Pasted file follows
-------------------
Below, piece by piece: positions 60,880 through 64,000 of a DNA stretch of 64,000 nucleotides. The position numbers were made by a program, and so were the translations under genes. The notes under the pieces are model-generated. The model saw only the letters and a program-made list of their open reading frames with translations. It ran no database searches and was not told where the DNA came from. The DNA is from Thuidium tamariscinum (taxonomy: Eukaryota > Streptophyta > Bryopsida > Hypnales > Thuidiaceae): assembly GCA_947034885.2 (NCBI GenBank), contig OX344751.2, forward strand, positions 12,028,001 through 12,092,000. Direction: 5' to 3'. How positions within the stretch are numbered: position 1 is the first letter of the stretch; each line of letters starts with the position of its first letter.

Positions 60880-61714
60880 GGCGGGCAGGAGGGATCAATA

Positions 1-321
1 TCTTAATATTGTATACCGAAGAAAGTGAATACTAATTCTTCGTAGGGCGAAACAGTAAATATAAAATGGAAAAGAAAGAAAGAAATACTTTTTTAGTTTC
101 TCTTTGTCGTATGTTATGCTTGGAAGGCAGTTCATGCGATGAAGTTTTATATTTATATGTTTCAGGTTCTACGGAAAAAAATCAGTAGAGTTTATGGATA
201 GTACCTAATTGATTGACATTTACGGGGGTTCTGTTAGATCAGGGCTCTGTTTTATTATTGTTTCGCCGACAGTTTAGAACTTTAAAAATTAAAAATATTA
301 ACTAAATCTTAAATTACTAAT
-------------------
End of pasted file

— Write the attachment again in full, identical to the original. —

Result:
Below, piece by piece: positions 60,880 through 64,000 of a DNA stretch of 64,000 nucleotides. The position numbers were made by a program, and so were the translations under genes. The notes under the pieces are model-generated. The model saw only the letters and a program-made list of their open reading frames with translations. It ran no database searches and was not told where the DNA came from. The DNA is from Thuidium tamariscinum (taxonomy: Eukaryota > Streptophyta > Bryopsida > Hypnales > Thuidiaceae): assembly GCA_947034885.2 (NCBI GenBank), contig OX344751.2, forward strand, positions 12,028,001 through 12,092,000. Direction: 5' to 3'. How positions within the stretch are numbered: position 1 is the first letter of the stretch; each line of letters starts with the position of its first letter.

Positions 60880-61714
60880 GGCGGGCAGGAGGGATCAATA

Positions 1-321
1 TCTTAATATTGTATACCGAAGAAAGTGAATACTAATTCTTCGTAGGGCGAAACAGTAAATATAAAATGGAAAAGAAAGAAAGAAATACTTTTTTAGTTTC
101 TCTTTGTCGTATGTTATGCTTGGAAGGCAGTTCATGCGATGAAGTTTTATATTTATATGTTTCAGGTTCTACGGAAAAAAATCAGTAGAGTTTATGGATA
201 GTACCTAATTGATTGACATTTACGGGGGTTCTGTTAGATCAGGGCTCTGTTTTATTATTGTTTCGCCGACAGTTTAGAACTTTAAAAATTAAAAATATTA
301 ACTAAATCTTAAATTACTAAT